By Brook Shelley
It’s a hard time to be a queer and transgender person in America. It’s been harder before, but for many folks, especially those who are younger, this is the first time in your adult life you’ve had Federal leadership that was actively opposed to your rights. If you’re like me at all, you probably have felt very frustrated, and then sought out ways to help make things just a little better for your friends, loved-ones, and communities.
Working with Basic Rights Oregon for the past few years has meant a lot to me, particularly considering current Federal leadership. With firm resolve, lots of hard work, and amazing people, we’ve managed to win some key victories for transgender and queer folks in Oregon. And we’re not done.
I don’t know about you, but I love winning things, especially in the face of odds and adversity. Our community needs so much, and is hurting in our state, so these victories felt sweet, and gave me more energy to continue fighting. These victories include:
- Simplifying the Name Change Process on Oregon Birth Certificates: On May 31, 2017, Governor Brown signed HB 2673A, a new law that simplifies Oregon’s existing name change and gender amendment process for birth certificates. The new process provides an administrative option that is less expensive, more private and easier for transgender Oregonians. The new law will be effective Jan. 1, 2018.
- Equal Benefits: HB 3060 was signed into law in June 2017 requiring contractors working with the state of Oregon to have policies and practices in place prohibiting discrimination against their employees. This law, carried by Rep. Ann Lininger, includes preventing health care discrimination based on an employee’s gender identity.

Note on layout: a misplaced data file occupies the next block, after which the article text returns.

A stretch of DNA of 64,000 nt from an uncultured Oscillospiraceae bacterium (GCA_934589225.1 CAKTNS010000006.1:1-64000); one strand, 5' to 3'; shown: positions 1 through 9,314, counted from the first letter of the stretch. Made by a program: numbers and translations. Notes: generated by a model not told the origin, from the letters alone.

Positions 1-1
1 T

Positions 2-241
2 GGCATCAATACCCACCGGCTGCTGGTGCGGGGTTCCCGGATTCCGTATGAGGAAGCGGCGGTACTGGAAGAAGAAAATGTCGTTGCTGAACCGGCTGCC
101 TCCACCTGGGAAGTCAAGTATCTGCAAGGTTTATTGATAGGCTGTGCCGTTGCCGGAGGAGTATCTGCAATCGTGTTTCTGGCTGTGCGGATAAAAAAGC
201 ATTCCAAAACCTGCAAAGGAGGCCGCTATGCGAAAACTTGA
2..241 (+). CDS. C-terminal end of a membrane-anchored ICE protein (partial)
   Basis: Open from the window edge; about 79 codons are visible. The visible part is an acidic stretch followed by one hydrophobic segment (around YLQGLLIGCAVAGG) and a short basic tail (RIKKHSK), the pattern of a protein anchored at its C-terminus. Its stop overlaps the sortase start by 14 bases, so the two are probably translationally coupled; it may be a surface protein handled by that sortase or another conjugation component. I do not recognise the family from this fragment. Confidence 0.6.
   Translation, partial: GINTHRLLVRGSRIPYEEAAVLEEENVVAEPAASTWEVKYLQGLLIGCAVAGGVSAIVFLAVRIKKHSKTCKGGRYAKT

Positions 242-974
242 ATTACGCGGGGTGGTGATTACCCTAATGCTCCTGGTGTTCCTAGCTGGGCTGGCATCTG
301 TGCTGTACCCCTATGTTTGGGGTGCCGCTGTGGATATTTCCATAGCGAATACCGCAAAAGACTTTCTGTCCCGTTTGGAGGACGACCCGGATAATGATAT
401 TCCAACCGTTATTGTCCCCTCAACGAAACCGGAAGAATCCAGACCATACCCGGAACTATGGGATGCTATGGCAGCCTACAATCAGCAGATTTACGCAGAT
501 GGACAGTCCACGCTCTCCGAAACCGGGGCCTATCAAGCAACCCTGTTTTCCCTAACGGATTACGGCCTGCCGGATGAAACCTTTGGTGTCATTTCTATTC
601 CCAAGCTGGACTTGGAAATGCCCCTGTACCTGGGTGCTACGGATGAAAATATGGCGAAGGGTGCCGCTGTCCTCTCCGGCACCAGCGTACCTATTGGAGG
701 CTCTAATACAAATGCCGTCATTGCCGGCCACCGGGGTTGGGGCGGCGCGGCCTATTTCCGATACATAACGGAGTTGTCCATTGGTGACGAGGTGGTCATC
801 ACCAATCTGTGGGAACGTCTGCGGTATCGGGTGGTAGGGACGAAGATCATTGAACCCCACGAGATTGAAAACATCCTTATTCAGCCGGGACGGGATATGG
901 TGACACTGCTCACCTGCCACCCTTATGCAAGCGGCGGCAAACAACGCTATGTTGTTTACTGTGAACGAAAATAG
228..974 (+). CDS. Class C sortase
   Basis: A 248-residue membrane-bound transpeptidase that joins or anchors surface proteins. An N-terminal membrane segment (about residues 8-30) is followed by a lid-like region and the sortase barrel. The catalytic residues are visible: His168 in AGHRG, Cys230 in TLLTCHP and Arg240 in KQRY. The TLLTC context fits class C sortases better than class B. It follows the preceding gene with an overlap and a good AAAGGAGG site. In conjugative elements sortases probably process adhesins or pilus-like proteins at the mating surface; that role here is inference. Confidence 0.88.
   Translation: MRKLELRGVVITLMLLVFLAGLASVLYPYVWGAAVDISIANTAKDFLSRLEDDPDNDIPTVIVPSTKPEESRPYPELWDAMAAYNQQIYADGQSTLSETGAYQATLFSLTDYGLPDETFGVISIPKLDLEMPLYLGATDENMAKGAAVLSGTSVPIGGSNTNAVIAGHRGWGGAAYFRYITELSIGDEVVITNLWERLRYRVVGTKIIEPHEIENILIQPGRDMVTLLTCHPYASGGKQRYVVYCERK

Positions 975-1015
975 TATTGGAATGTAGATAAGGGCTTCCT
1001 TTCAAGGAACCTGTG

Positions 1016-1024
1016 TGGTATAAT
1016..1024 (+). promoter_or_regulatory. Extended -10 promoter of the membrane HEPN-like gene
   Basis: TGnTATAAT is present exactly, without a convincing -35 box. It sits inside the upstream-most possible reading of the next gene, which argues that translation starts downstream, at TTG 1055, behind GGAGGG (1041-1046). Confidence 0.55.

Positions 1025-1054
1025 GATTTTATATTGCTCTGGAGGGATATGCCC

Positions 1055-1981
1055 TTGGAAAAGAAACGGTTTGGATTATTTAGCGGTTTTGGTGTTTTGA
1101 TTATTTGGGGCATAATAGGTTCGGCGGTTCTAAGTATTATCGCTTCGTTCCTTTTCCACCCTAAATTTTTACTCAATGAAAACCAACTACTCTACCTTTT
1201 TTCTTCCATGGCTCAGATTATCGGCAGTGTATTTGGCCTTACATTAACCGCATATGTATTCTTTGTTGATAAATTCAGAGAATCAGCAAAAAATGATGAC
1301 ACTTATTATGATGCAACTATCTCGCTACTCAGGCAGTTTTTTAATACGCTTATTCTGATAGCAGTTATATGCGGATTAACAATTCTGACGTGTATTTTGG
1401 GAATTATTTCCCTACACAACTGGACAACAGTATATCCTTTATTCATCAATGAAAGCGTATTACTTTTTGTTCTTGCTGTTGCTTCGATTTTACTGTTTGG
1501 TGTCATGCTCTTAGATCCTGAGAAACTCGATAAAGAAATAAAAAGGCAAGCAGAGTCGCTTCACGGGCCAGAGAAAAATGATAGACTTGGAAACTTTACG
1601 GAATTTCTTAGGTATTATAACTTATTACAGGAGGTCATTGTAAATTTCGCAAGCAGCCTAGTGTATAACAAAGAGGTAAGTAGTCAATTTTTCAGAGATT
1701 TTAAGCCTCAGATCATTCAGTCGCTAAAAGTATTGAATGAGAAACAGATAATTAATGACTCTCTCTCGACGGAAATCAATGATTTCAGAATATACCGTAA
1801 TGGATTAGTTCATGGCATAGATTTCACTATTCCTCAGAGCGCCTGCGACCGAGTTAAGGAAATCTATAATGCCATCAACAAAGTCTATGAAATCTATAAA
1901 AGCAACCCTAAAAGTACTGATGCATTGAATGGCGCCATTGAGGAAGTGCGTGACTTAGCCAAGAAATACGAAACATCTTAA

- Third Gender Marker on State IDs: Effective July 1, 2017, the Oregon Department of Motor Vehicles will begin offering a third gender marker on state identification cards, making Oregon the first state in the country to recognize non-binary identities. The third marker will be X for not specified.
- Self-attestation for gender marker changes on state identification cards. The DMV also changed its procedure for gender changes on state IDs, allowing Oregonians to self-certify their gender change without a letter from their provider. This was a huge and quiet win for our community—our state government is for the first time trusting and respecting us.
I also wanted to remind you of that last year we worked with the Oregon Department of Education on guidelines for school districts on how to support transgender and gender non-conforming students. The guidelines are among the most comprehensive and inclusive in the nation putting students first. These are particularly important now, as the Federal government continues to pull back protections and enforcement of past education policies affirming transgender students.
These victories were the result of many courageous transgender and non-binary Oregonians coming forward to share their story with legislators and other policymakers. Thank you to everyone who lobbied, testified and wrote letters of support.
Our organizational focus is on racial and transgender justice, and we’re also proud to be part of One Oregon, to further immigrant, Muslim and refugee justice in Oregon. These are intersecting communities. Communities that are often targeted for harassment, scrutiny, housing-discrimination, and violence. We want that to end, and I am proud to be part of the fight for rights, and justice.
I hope that the victories we’ve had in Oregon lately have excited and provided a breath of fresh air for you too. If you too want to fight, want to get involved, and want to help, Basic Rights Oregon has so many volunteer opportunities around the state, and can always use more financial partnership. As we said after marriage, and will continue to say: “We’ve won, and we’re not done.”
Brook Shelley is the co-chair of Basic Rights Oregon’s Board of Directors.